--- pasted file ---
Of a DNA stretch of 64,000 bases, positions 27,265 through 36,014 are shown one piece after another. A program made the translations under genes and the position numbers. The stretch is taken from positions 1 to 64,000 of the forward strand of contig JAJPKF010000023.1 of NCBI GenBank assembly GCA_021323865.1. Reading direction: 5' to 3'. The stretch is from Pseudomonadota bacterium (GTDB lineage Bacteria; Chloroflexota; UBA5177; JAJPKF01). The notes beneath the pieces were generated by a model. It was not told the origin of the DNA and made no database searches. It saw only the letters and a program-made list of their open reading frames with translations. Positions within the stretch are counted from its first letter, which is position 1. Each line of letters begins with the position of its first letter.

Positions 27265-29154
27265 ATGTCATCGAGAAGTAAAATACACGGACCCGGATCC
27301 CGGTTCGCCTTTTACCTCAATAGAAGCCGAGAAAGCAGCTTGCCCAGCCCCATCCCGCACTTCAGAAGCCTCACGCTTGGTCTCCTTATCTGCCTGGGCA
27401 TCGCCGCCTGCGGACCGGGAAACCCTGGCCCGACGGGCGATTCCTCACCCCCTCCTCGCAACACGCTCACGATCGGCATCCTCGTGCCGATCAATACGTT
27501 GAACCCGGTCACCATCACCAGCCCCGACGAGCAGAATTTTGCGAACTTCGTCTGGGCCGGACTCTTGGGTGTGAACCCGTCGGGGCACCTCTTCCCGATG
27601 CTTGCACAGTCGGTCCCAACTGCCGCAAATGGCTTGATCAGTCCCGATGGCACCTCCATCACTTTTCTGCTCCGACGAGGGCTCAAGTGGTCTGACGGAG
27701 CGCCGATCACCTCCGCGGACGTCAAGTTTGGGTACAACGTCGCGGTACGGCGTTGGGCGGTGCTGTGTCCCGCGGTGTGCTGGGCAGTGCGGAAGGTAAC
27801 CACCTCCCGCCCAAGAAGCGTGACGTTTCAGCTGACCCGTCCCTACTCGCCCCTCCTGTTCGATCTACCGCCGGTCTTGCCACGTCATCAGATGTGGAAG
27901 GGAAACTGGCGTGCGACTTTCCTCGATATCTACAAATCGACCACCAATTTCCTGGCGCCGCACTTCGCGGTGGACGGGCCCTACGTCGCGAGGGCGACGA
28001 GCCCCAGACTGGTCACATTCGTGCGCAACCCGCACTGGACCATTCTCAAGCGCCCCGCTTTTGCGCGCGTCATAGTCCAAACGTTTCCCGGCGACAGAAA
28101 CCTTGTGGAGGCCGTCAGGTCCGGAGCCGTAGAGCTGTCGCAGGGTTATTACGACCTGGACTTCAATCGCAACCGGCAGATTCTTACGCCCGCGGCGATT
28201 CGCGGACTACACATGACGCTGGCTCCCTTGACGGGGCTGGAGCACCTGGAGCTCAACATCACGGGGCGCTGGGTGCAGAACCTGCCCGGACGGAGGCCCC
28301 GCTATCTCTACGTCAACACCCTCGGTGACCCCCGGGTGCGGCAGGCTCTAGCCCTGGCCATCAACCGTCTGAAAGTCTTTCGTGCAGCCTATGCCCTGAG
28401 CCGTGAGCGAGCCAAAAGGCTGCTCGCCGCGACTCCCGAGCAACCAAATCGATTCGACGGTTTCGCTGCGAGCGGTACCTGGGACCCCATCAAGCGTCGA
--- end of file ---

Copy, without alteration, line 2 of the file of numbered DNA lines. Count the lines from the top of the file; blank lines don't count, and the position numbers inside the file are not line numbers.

Positions 27265-29154